Since 1994, American wine consumption has experienced year over year growth. Many attribute the sparking of this phenomena to an event that happened a little less than three years prior. In November 1991, “60 Minutes” aired a report about French diets and heart disease rates:
[T]he French Paradox: the fact that the incidence of coronary heart disease in France is 40 percent lower than it is in the United States. This, despite a French diet high in fat and cholesterol. American and French researchers interviewed by “60 Minutes” pointed to an apparent relationship between moderate alcohol consumption, particularly red wine, and a lower rate of heart disease.
We won’t be seeing Amazon Drones dropping off wine anytime soon, but this was a “60 Minutes” report that did get taken seriously; red wine sales quickly jumped. Within a couple of years, all wine sales turned in the right direction. American wine sales bottomed out at 449 gallons in 1993. Since then, we’ve drank more wine than the previous year, every year. Of course we’ve added a lot of people since 1993. And that’s what the chart below shows — per capita wine consumption, per state, since 1994. These numbers are actually misleadingly low, as they use the entire state population, instead of the drinking age population.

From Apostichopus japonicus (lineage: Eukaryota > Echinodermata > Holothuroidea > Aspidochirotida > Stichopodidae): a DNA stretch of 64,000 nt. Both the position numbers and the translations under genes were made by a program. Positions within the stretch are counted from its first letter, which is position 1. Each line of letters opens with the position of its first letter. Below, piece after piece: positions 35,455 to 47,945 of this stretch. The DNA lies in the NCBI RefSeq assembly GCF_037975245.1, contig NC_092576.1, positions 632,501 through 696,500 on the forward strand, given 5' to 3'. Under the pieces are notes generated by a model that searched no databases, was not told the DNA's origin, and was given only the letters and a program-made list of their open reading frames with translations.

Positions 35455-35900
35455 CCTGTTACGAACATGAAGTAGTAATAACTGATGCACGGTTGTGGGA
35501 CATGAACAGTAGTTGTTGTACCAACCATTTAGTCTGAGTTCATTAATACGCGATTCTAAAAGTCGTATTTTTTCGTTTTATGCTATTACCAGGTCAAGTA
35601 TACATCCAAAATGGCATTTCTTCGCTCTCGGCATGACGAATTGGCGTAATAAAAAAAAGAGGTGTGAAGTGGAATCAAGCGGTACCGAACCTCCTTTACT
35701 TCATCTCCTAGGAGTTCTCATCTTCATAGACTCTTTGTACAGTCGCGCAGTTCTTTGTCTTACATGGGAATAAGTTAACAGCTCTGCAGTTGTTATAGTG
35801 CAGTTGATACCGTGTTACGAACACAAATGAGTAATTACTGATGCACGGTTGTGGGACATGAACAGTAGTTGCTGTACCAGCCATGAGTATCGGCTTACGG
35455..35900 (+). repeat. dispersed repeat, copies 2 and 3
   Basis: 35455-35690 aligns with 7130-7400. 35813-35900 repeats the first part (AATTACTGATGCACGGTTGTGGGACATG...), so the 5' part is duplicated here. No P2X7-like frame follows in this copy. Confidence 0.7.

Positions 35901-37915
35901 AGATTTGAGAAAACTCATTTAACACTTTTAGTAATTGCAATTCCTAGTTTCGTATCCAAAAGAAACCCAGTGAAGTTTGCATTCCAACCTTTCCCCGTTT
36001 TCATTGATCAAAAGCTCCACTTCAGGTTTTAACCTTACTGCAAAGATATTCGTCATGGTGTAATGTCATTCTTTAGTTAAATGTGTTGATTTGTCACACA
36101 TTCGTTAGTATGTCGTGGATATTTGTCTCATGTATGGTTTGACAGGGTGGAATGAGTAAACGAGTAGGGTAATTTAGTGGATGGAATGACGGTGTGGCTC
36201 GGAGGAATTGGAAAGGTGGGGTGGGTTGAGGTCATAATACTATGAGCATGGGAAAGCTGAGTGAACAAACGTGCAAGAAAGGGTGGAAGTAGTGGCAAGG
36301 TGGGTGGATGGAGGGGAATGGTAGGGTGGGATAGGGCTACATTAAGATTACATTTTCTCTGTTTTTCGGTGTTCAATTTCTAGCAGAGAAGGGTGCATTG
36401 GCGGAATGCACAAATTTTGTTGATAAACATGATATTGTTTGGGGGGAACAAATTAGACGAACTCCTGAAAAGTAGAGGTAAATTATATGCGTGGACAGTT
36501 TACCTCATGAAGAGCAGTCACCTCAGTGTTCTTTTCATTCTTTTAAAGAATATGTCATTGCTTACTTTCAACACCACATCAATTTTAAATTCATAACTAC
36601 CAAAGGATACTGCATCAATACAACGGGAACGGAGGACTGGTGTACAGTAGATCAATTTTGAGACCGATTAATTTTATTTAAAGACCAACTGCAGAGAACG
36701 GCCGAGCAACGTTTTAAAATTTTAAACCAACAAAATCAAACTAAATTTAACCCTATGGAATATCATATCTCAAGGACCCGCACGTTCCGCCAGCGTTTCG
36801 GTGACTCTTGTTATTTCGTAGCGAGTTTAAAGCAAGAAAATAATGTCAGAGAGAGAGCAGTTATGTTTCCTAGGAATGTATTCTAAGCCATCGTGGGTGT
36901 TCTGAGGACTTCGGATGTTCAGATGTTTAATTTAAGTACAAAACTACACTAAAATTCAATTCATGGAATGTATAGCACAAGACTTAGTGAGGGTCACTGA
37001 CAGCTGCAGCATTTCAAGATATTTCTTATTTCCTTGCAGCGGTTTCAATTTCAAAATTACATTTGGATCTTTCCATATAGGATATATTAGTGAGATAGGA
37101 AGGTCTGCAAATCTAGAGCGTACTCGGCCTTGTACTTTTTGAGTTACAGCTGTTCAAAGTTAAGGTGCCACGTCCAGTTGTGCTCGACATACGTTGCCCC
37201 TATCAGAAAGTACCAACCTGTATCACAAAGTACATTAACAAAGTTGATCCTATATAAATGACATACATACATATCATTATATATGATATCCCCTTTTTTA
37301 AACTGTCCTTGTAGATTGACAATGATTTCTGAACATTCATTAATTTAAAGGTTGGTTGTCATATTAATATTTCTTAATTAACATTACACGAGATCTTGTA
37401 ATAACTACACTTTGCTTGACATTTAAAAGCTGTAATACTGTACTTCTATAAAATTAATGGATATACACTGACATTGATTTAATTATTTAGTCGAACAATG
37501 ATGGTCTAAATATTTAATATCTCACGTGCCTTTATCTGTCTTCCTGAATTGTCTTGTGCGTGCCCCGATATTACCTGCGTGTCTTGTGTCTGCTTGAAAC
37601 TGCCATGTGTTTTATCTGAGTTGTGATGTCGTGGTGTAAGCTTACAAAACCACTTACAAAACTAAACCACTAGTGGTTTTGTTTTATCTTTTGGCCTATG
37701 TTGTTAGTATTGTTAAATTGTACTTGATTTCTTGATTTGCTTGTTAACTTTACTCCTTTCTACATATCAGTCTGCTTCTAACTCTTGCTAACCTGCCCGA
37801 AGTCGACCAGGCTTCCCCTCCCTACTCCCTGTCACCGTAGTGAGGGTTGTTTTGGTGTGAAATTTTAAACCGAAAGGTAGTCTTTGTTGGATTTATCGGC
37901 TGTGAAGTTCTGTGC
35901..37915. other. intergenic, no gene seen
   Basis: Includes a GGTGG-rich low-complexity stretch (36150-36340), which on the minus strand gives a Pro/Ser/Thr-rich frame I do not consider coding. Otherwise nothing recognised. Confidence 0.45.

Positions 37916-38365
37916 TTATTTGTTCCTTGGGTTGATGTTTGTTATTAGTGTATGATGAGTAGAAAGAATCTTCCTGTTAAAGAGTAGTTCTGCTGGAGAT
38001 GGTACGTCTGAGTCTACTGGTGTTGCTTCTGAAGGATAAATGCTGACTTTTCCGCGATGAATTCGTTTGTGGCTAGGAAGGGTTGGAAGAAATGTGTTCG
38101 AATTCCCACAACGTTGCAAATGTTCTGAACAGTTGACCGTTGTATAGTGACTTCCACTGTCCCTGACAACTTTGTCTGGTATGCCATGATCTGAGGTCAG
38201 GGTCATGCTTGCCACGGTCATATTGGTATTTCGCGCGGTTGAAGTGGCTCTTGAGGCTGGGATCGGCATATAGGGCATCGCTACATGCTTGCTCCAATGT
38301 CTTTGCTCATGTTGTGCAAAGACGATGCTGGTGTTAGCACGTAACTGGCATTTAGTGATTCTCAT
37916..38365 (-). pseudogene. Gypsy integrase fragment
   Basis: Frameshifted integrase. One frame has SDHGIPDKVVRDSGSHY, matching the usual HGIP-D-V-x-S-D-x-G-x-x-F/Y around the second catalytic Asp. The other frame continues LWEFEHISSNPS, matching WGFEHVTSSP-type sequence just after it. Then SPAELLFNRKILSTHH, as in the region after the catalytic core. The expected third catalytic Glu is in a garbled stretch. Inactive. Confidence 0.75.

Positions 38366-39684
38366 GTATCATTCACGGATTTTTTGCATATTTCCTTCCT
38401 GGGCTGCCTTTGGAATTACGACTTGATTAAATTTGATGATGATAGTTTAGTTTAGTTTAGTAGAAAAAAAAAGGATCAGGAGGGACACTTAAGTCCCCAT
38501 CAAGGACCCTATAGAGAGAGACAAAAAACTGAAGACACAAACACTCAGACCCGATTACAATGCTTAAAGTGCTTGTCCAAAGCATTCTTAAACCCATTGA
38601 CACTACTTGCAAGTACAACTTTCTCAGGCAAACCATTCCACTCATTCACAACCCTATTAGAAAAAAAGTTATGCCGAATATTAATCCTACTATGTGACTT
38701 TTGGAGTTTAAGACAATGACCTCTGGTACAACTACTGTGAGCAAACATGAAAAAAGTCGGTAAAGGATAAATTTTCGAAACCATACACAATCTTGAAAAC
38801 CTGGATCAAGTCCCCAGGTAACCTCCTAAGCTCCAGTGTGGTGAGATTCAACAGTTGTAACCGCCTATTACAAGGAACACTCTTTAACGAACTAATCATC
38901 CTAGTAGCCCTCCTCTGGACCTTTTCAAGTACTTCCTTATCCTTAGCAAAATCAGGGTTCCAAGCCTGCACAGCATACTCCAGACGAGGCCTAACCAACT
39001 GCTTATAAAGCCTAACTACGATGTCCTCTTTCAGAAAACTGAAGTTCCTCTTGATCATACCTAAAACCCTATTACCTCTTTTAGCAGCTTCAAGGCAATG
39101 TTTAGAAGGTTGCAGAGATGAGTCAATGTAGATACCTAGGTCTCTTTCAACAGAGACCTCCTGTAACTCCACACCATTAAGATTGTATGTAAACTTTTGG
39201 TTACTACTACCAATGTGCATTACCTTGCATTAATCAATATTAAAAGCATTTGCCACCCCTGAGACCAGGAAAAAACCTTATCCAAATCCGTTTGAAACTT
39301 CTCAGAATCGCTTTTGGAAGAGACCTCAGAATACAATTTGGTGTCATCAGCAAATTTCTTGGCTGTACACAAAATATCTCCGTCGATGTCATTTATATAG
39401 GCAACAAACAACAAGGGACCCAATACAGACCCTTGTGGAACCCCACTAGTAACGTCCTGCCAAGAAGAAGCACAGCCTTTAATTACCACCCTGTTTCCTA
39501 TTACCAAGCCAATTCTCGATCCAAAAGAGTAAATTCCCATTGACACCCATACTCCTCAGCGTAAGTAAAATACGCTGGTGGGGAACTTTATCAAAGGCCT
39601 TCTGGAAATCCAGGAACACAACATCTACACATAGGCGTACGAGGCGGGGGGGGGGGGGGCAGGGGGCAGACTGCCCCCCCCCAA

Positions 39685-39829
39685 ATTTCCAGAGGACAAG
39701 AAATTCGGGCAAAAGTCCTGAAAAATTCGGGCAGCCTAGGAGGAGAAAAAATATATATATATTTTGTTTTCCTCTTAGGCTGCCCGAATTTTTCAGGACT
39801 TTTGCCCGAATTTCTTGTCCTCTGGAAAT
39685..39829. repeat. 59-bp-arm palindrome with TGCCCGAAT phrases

There’s an interesting pattern that you can see at play in the animation. Up here in the Northeast we’ve always been liberal with our wine drinking (and by Northeast we include Florida, our warm weather colony). The same goes for the wine producing states on the West Coast. What we find interesting is that the long, steady increase in American wine consumption isn’t a story of the same-old-people just drinking more wine. Rather it’s more people in more states drinking more wine. Now if we could just figure out how to make it easy to buy any wine in any state we’d really be on to something.
Where’s all this wine coming from? We import a lot of wine, but we also produce a lot of wine. In fact, there are over 9,000 wineries in America the last time we counted.
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